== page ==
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The ‘Ozempic economy,’ and other food trends ahead in 2024

Supermarket News sat down with Deborah Weinswig, founder and CEO of Coresight Research

Supermarket News recently sat down with several analysts to look at forward-facing food and retail trends. In a video interview with Deborah Weinswig, founder and CEO, Coresight Research, Weinswig talked about health and wellness, retail media, and private label. Not to mention Ozempic. 

Take a watch or read a transcribed excerpt below.

SN: What do you see as some of the key trends impacting food retailing in 2024?

DEBORAH WEINSWIG: Let’s start with the “Ozempic economy.” We have real changes happening there. We have changes in terms of the quality and quantity of what people are eating, and where they’re potentially redeploying money that they would’ve spent on grocery.

Secondly, we’re seeing more health and wellness move into the grocery, and this idea around “food prescriptions” and “food as medicine.” I had gone to Mayo Clinic in Rochester, and I was diagnosed with Celiac. They told me I can’t eat barley, wheat, and rye, and their “prescription” for me was to go to Whole Foods, and go to the concierge desk. They walked me around the entire store and showed me what I could and couldn’t eat. And we’ve talked to many grocers who said having either a nutritionist or some consultants on staff, or having that [information] available through an app, is a bigger focus for them in the year ahead.

Then, if we think about retail media networks, I believe we’ll continue to see consolidation and the opportunity for retailers to drive revenue in a new way. And it is not just retail media networks, it’s monetizing their [intellectual property] and monetizing their data. That allows the grocery segment to invest more in technology. It goes back to better data, better engagement for the consumer, [and an] easier customer journey on an app or online. There’s a million things that does, but ultimately, I look at it from the grocer’s perspective that they now have this other source of revenue.

Another trend is around private labels. During the pandemic, the closest full grocer was Aldi, and I got very used to buying those brands. It is the retailer’s own brand, and I feel like we hear bits and bites of them talking about it that way. And of course we’re seeing them continue to increase in penetration. I just think there’s a whole other opportunity to drive growth for private label and ultimately the top line and bottom line.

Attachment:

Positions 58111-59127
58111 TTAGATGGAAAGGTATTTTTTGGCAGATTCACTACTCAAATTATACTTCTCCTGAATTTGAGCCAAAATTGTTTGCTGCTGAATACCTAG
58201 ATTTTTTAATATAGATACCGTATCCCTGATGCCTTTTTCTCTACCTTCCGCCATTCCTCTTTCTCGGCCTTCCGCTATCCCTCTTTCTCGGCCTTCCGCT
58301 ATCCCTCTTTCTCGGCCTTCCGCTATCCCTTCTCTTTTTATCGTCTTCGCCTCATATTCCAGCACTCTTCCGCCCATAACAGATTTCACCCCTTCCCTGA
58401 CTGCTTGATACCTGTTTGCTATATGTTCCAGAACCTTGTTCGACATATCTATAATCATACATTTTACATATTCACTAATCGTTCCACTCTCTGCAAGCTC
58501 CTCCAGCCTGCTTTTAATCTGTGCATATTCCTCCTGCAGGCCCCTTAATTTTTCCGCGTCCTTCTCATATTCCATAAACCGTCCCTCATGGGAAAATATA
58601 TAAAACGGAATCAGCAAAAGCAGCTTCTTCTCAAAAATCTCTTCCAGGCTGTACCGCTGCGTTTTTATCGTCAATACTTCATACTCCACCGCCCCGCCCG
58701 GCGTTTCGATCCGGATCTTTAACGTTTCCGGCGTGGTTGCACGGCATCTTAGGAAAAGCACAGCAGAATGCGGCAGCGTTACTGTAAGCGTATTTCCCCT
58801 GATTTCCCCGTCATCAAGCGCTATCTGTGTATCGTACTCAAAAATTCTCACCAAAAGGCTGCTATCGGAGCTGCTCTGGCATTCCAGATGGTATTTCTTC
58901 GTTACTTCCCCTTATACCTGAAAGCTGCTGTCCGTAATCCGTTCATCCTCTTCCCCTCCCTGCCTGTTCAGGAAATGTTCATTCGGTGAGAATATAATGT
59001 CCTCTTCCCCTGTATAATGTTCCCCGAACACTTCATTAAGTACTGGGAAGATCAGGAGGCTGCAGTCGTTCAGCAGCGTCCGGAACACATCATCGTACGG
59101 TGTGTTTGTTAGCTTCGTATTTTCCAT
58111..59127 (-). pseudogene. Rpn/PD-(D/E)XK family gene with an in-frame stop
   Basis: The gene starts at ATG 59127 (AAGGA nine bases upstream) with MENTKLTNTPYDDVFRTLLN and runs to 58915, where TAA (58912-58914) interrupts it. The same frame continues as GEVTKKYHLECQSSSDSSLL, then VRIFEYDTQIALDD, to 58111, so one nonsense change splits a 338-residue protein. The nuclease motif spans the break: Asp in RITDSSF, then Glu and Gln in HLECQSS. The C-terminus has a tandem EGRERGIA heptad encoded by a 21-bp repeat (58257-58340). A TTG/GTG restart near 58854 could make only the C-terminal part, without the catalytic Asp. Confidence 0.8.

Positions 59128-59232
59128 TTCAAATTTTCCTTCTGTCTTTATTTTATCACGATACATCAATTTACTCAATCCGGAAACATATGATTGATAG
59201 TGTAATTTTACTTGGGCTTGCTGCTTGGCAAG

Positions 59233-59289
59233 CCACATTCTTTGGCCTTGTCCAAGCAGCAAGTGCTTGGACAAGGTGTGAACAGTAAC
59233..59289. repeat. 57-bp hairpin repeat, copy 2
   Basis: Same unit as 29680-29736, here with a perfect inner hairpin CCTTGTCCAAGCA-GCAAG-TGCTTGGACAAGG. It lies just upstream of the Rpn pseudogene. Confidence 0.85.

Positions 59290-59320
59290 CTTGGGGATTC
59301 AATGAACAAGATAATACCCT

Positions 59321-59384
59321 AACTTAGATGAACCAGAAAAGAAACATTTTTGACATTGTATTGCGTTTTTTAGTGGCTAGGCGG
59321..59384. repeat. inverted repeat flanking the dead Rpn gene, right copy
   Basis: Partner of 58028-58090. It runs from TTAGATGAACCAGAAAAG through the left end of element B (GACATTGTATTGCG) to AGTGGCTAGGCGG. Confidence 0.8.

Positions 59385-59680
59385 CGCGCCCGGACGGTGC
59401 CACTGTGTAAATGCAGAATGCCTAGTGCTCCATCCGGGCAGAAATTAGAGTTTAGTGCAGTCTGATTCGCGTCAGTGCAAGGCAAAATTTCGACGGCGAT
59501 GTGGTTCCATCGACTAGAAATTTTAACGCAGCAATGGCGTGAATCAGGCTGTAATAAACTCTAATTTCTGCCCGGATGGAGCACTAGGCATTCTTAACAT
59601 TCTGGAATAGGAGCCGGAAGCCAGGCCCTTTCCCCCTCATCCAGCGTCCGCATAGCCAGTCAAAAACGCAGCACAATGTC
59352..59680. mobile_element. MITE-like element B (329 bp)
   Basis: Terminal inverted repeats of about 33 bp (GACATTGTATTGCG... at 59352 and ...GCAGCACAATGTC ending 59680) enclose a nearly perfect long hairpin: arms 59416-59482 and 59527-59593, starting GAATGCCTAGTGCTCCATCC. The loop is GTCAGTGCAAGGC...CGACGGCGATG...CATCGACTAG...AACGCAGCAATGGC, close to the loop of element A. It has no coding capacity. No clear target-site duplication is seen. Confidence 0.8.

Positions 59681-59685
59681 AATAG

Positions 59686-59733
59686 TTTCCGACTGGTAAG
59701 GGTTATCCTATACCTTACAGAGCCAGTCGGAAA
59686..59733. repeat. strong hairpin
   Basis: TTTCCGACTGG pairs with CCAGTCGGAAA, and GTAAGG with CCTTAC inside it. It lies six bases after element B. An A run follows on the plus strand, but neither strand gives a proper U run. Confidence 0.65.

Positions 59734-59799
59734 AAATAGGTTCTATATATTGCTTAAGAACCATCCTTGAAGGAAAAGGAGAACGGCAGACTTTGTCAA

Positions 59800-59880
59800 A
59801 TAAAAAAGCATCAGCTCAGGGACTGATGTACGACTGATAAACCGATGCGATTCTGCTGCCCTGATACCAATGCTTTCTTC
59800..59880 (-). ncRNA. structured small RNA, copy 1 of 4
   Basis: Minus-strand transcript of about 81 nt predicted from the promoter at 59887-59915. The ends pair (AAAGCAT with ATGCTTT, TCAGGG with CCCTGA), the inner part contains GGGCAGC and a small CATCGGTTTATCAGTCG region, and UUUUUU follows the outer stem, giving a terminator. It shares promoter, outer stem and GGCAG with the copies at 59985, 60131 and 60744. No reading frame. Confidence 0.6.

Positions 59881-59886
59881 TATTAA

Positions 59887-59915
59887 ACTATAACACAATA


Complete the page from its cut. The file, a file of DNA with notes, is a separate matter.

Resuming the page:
Buy online, pick up in car

I was with somebody last week who lives outside of Lexington, Ky., and he said that at his Walmart he’s counted 35 spots for buy online and [have it brought to your car]. And, he said they have to wait in line to get one of the spots. As a consumer, you’re in a bit more of control [compared with home delivery] especially with groceries and things that are perishable.

The challenge is there is cost associated with that, which, once again, I think you can offset through retail media networks, data monetization, IP monetization.

Once you have that one-to-one relationship with the consumer, there’s this idea that we can engage people with ‘car commerce,’ I call it. We can start to engage people in a different way, and we get permission to sell them more and to develop a relationship.

With Instacart, I can now try to book the same person. With Target and Shipt, that’s their big thing is to be able to book the same Shipt-er. And when you start to develop relationships, [it’s like when you would] go into the grocer and you’d hope you’d see your favorite cashier. [Customers] would be so excited, and they’d wait in line. It would be five deep to check out with this particular person.

When it comes to self-checkout, we did a lot of research, and much to people’s surprise, the ‘silver consumers’ were the ones who enjoyed it the most. I am not saying [they] used it [the most], but enjoyed it because they felt they weren’t being rushed. They could see the prices, and they were able to, in a very comfortable environment, if something was more expensive than they thought, they could have somebody who was pretty anonymous take the item off their order. That is interesting in terms of thinking more holistically about people’s checkout experience.

The shrink challenge

We’ve done a lot of work on shrink and organized retail crime, and I was originally surprised at the level with which this is happening in food and drug. It wasn’t any different than it was in apparel. If you look at where we are in terms of top line growth, where we are in terms of inflation, our data suggests that on average, there’s about 150 to 200 basis points impact on the top line from product walking out of the store unpaid.

One of the greatest challenges I see in ’24, certainly more than ’23, is organized retail crime. Why I think it’s so interesting in grocery is because everyone assumes it’s a non-issue. We can call it shrink or ORC, but that is a really interesting challenge.

Another trend is that with most CPGs now, the interest in going direct to the consumer continues to be present. I think we’re going to start to see some early examples. I think all of these brands have to think about what works and how to put that together in a comprehensive experience for the consumer. I think that the CPGs feel that the data piece of this is increasingly important, and at least from our conversations, that’s why they really want to figure this out.

I think that 2024 is a year of unprecedented opportunity for [the food retail] sector, and there will also be opportunities, I think, to partner, whether it’s with technology solutions or other brands outside of their own space in activations and whatnot, and I’m really excited to see that.

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